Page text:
Now there’s a plug.
    If this streaming service plastered its name on a jersey or helmet would you still refer to this company by name? Or Mr. Yuk

    Um, I recommend things by name (books, records, movies, restaurants, products, eBay, etc.). This is no different.

    I trust that you can see the distinction between a personal recommandation and a transactional advertisement. Jeez.

    I went to school with Steve Young. Dry wit and great thinker, too. Was my teaching fellow in a class called “Space, Time and Motion.”

    Folks, watch that Edsel video all the way to the end. You will not be disappointed.

    Also, I had no idea that “obsoleting” was a verb.

    As an English composition instructor, I can assure you it’s not a word. That’s a symptom of corporate bastardization of the language which results in words like “onboarding” and using “effect” as a verb rather than the noun that it is.

    Merriam-Webster says “obsolete” as a verb dates back to 1640, and “effect” to 1533. It might be time to accept them.

    That Kings commemorative logo is very nice. For some reason, the purple bit at the top of the current Kings logo has always read to me as a mountain range standing in for the top of a crown. Are there mountains in Sacramento? I dunno! So maybe? So seeing the prior logos next to it, with a similar pattern of diagonal cutouts in the crown device at the top is instructional. And of course Todd using the current logo’s crown-top pattern for the literally depicted crown in the anniversary mark helps me see the main logo more as it’s intended.

    Nope. Sacramento sits in the middle of California’s Central Valley. It’s all pretty flat but there are mountains both to thr East and West. Not being able to see those mountains was actually a bit of a problem when I moved away from there. I lost my sense of direction for almost a full year.

    Thanks, Paul.
    I’ll be singing “sell the car!, sell the car!” all day in my head. Lol!

    Don’t like musical theatre? Paul, I thought I knew you!

    Thanks for the excellent Edsel song.

    “Todd tweeted some visual reference that went into the design…”
    Very cool to see the reference frames…but what’s the modified “Leo’s World” logo doing there at the bottom?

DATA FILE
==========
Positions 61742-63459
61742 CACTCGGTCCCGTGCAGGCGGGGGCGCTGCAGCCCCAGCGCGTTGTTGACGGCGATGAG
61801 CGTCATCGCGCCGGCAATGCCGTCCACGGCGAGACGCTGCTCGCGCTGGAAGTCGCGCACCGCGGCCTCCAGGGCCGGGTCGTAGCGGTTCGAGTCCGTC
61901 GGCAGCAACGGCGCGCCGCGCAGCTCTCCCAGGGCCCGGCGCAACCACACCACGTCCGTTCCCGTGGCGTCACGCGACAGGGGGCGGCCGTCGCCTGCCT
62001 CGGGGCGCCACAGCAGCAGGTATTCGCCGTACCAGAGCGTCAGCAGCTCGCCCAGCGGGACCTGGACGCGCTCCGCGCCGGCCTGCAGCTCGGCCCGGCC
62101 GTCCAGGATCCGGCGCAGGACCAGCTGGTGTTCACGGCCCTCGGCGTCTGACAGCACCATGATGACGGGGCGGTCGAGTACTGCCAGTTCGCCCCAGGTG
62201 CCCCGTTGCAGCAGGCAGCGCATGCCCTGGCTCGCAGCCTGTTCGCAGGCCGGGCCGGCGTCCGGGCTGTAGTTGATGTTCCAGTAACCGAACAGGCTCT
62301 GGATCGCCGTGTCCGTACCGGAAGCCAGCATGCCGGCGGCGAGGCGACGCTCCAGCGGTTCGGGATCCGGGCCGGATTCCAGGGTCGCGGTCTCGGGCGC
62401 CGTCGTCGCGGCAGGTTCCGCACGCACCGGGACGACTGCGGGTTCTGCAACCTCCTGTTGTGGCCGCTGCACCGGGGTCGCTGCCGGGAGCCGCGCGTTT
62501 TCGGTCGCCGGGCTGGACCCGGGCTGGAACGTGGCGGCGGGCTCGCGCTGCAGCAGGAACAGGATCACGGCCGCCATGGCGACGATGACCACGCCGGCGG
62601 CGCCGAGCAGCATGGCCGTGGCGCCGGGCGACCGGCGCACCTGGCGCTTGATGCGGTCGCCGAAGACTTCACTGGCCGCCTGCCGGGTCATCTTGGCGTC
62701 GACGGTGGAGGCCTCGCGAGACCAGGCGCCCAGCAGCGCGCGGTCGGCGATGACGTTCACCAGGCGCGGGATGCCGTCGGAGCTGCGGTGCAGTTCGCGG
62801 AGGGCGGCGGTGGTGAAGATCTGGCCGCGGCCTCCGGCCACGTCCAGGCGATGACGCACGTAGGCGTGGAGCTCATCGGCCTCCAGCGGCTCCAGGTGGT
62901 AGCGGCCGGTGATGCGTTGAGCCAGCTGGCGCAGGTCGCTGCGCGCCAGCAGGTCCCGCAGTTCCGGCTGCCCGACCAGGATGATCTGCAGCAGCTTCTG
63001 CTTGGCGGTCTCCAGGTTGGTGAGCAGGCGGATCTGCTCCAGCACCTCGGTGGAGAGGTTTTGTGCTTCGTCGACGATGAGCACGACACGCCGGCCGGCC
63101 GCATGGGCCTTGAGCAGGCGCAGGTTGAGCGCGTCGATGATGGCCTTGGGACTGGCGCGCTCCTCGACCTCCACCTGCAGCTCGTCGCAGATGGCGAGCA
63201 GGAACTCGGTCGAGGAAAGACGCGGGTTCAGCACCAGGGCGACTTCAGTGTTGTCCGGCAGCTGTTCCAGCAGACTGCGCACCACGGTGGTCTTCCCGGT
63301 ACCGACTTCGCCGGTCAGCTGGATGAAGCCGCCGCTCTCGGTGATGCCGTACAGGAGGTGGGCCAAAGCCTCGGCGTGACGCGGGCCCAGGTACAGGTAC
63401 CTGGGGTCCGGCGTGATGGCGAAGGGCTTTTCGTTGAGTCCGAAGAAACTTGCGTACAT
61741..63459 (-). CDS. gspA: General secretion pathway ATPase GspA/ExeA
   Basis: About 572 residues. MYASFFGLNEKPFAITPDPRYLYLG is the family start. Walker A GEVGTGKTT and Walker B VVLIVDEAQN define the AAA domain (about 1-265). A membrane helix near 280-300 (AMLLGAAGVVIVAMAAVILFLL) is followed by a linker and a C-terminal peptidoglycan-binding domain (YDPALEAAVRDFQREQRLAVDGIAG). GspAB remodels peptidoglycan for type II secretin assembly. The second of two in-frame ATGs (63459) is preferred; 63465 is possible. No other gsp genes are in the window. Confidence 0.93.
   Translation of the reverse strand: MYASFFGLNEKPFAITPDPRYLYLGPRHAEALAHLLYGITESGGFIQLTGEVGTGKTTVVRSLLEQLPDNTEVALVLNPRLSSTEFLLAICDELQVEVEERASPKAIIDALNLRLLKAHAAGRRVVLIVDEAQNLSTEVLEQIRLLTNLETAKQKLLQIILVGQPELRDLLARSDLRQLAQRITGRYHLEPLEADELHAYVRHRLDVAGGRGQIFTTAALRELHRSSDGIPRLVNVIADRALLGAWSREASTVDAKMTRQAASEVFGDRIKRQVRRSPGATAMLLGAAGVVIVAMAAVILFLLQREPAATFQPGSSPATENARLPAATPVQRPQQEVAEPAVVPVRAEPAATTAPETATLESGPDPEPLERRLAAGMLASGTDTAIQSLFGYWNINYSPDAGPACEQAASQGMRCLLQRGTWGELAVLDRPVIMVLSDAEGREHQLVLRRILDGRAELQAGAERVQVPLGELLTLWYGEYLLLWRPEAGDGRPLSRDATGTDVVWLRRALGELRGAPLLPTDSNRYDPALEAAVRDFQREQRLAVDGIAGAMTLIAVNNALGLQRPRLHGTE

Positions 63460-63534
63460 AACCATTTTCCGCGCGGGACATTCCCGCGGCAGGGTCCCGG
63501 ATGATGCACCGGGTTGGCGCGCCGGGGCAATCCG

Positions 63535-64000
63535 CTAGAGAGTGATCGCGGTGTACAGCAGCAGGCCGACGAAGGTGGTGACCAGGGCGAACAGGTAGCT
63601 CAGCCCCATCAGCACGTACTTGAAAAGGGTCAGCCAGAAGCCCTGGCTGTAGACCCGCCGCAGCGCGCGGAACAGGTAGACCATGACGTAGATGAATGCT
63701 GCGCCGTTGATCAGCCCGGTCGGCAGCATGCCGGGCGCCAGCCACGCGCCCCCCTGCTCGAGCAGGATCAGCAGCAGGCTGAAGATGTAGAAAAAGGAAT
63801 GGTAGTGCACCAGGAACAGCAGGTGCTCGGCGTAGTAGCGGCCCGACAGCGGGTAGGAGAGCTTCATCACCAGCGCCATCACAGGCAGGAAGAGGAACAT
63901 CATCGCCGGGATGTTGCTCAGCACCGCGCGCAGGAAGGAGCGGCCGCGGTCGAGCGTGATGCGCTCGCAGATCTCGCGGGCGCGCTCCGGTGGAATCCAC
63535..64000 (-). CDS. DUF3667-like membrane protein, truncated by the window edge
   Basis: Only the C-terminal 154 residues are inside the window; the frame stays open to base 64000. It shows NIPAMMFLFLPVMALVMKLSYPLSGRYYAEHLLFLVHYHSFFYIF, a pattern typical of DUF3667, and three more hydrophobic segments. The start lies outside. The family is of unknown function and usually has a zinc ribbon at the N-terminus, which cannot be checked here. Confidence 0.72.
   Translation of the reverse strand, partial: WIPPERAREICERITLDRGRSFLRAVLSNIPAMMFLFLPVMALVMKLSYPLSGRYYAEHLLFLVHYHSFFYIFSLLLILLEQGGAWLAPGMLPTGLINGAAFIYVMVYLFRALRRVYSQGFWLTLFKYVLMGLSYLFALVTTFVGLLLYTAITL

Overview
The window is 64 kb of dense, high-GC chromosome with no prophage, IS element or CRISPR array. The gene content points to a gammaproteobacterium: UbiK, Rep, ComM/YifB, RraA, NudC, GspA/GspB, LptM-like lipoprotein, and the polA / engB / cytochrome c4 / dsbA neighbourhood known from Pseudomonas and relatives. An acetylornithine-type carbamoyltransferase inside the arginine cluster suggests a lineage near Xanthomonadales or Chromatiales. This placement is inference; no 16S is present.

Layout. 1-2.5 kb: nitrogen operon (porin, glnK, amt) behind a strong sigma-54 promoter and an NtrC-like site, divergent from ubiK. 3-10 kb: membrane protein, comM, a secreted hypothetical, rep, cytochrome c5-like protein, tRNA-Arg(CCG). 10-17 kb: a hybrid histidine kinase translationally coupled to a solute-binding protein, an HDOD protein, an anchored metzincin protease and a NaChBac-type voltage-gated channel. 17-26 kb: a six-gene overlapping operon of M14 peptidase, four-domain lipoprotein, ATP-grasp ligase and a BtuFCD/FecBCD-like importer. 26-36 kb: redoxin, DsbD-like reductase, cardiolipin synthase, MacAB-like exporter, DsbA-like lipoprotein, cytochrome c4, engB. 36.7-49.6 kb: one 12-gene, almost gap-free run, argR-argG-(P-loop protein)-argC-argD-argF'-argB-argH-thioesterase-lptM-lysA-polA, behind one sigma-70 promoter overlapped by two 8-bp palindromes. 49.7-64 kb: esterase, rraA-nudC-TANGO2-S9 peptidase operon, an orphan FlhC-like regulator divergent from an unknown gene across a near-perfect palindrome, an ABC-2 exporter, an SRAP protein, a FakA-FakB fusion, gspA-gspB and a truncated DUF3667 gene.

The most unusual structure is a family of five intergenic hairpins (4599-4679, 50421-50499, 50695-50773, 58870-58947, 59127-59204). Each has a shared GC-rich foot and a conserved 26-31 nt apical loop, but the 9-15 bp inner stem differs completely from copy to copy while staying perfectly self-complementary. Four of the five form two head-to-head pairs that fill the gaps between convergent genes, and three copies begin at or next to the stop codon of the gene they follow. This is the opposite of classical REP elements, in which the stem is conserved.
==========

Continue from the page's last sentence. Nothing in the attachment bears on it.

; )

    The ’59 Edsel was a stylistic retreat from the ’58s. More of a dolled-up Ford than anything new or bold. Dealer incentives and rebates were being offered in a desperation move to keep the marque alive. As a result the ’59s are more visible today than the bold, edgy ’58s.

    First prize for selling the most 1959 Ford Edsels is a Cadillac Eldrorado Ford Edsel. Second prize is a set of steak knives. Third prize is you’re fired.

    I love the logo, but if they were the Seagrams for 22 years, wouldn’t it technically be 78 years of Royalty?

    I was born the year that Edsel ad was produced. It just blows my mind. The 50s was another universe.

    This is more a question for Paul, or anyone on here. Apologies in advance if its been covered or a dumb one.

    Is there any significance to the outlines/shape of the crown on the kings logo? I never noticed that it was consistent through the years. Is it meant to be initals? I can barely see a VNI, but maybe I’m overthinking it? It just seems like an unnatural shape to stick around for so many versions. Thanks in advance, and again, sorry if I’m stupid here.

    I don’t know if the original crown was meant to signify anything, but the subsequent versions have clearly been intended to maintain continuity from the first version.

    Hot take here, but I don’t think it counts as 100 years if you’ve played in five places. Exceptions may exist (Golden State Warriors maybe), however I’m of the opinion that once you move cities your clock should start again. It’s a bit embarassing that the Phoenix Coyotes have (or had) Thomas Steen’s number retired among others. And that the LA Dodgers own the Brooklyn Dodgers history (or are even called the Dodgers!). Nice logo, bad counting.

    WFMU has some of the best 50s industrial musical sound clips in its archives (or at least they used to have them). Along with lots of other fine, weird songs.